Swamp Eyes - Something's In The Hall (Album Review)

Norwegian painter Edvard Munch once said, 
"Art comes from joy and pain, but mostly pain." And while the cliched tortured artist trying to realise their vision has been heavily romanticised in our culture, art has a more utilitarian function as a salve. Perhaps the greatest pain is that of a parent who learns their child is not in total health. Such was the case for Evansvillian musician Sam Kuban (a.k.a Swamp Eyes), who coped with his toddler being diagnosed with Diabetes 1 by pouring frustrations into his debut album "Something's In The Hall". The result is an expressive and highly original take on folk punk, unconcerned with being fashionable, professional, or even entirely coherent and all the better for it. These songs are exciting in an immediate yet thoughtful way; they punch you between the eyes and then kiss you to make up for it. 

Not for the faint of heart, "Something's In The Hall" alternates between incongruous energies, lovely acoustic campfire folk and sweaty mosh-pit-ready punk rock. The transitions between these styles are done without warning, waking the listener from ennui like an alarm clock on a Monday morning. However, fans of acoustic-led balladry and snotty-nosed rock are likely to find this concoction exhilarating.

Does that paragraph make the album seem gimmicky? Partly, it is. Kuban takes the attention-grabbing effectiveness of his deranged compositions and runs with it, accentuating a quiet/loud dynamic even more exaggerated than the pre-Millenium groups who pioneered that style of play (The Gun Club, Pixies, et al.). Yet beyond any superficial contrivances lie sophisticated songs which sound like they needed to come out, propelled by a burning desire to find answers to unanswerable questions through expression and innovation.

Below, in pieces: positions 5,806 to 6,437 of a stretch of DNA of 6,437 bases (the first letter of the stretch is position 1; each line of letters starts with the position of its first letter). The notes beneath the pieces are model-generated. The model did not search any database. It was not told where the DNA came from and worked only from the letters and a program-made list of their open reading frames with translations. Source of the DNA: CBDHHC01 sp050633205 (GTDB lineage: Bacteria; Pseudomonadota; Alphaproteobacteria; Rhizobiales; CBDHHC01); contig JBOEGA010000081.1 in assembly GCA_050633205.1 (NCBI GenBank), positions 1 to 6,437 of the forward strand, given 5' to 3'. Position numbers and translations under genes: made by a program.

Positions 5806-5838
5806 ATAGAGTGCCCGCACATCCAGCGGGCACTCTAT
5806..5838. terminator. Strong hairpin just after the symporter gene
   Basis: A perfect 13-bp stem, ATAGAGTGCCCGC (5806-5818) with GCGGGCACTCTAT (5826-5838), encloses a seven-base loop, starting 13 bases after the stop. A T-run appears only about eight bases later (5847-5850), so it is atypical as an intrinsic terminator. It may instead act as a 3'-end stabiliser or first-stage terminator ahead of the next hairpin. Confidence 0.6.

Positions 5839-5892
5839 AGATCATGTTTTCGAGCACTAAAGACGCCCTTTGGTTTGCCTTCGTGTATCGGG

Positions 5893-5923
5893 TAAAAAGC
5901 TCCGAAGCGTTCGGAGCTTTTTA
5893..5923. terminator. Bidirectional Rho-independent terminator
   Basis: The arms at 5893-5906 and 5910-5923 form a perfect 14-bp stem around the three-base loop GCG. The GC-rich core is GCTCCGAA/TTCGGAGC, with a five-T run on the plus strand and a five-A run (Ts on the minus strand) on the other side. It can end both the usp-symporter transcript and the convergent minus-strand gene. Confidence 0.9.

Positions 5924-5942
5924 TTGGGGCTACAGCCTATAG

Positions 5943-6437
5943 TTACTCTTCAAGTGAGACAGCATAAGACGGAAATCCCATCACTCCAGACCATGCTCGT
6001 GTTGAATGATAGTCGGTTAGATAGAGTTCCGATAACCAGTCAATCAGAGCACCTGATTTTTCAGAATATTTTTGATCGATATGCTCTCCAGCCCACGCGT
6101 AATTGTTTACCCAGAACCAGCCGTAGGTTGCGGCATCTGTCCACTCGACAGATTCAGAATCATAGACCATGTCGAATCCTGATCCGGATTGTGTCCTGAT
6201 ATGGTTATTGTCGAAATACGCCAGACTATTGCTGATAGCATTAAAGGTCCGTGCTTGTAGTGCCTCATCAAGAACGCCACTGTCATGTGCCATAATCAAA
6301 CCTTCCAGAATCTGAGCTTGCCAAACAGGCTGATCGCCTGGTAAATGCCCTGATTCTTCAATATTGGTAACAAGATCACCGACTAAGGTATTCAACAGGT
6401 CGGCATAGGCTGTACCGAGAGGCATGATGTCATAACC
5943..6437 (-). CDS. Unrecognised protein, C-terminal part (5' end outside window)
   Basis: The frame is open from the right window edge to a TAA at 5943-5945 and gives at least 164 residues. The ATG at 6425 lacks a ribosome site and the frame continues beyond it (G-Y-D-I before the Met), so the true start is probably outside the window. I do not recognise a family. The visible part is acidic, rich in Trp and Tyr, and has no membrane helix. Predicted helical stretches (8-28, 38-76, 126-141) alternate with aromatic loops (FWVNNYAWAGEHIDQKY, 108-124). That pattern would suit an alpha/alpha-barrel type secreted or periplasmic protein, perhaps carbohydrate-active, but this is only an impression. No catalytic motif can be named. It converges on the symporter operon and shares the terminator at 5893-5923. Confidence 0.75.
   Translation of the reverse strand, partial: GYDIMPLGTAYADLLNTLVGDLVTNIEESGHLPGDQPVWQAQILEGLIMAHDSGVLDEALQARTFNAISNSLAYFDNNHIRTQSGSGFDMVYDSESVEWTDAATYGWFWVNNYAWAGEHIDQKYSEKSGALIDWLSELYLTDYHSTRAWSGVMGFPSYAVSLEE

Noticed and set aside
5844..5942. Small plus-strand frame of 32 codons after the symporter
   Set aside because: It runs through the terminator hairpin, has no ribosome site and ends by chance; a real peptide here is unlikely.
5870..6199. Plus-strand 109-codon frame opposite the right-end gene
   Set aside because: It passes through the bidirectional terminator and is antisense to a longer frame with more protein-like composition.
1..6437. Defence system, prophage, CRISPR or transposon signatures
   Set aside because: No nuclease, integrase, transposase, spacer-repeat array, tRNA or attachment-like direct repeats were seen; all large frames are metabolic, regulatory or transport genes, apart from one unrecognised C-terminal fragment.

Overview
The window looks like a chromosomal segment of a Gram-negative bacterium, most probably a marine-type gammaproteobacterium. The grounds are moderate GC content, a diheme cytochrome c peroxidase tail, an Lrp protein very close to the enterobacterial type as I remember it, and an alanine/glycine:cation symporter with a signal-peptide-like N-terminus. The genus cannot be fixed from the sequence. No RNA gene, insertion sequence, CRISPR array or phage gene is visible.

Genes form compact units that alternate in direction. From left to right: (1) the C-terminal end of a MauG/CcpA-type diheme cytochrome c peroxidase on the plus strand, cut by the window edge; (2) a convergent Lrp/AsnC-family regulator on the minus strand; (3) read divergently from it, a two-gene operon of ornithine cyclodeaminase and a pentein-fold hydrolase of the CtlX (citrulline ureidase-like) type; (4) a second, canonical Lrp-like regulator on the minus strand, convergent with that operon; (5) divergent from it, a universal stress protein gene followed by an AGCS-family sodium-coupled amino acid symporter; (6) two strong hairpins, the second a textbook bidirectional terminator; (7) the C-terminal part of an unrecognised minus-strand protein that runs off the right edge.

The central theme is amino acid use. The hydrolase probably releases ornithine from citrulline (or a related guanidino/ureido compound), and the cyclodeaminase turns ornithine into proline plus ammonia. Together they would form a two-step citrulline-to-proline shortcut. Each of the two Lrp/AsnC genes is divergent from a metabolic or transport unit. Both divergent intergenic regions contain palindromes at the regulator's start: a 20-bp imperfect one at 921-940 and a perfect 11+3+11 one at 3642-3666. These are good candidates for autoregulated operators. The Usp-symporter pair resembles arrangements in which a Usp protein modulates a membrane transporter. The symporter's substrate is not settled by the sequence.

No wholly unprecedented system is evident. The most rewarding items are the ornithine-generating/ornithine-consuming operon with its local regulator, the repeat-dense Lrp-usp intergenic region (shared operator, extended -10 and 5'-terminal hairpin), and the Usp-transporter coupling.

The opening track, "Trash Palace", introduces the tools in Swamp Eye's kit. Big electric guitars, not-so-small acoustic ones, papery-thin but impactful drums, accessible vocal melodies, and strings all culminate in an epic stew. "Wait For The Lights" showcases Kuban's ability to match clever lyrics ("We're pruning up at the bottom / We'll take some smokes if you got 'em") with sing-along choruses. "Dig A Hole", a tune steeped in Americana, turns ungodly with uncompromising tones, doom folk through and through. It's not all intuitively based, as "The Farm Up North" demonstrates Kuban's finger-picking prowess before idiosyncratic stop/start songwriting is briefly interrupted by a burst of distortion. And then there's the veneration of chaos on "Mess Maker", which employs timeless songwriting and vocal harmonies to produce a track of anticipatory tension. The amalgamation of peace and noise on previous tracks means that, at any point, Kuban's enchantingly sweet offerings could be vitiated by dissonance, like a steamroller over a valley. This adds a pronounced suspense on the first listen, uncertainty that lingers with subsequent spins. It's effective. Perhaps Kuban's point is that life can be dandelions and candyfloss one moment, and then in an instant, life can drop a bomb. 

Kuban is a proficient multi-instrumentalist, and "Scurry" has some of the best drums on the album, while the album highlight "Eat Us" is a fully-formed flagship track that encompasses all the best parts of the collection. Finally, "Cheers" is an apt closer which doesn't neglect the album's overarching macabre ("There's a body in the river floating quietly to town") but offers a digestif to help everything that preceded settle. 

"Something's In The Hall" is an impressive debut that, surprisingly for 2022, brings new ideas to the table. Completely unhinged in places and tightly assembled in others, the album can sometimes go too far in juxtaposing dichotomies. However, the personality of the songs and the intention with which they are delivered are more often than not transcendent.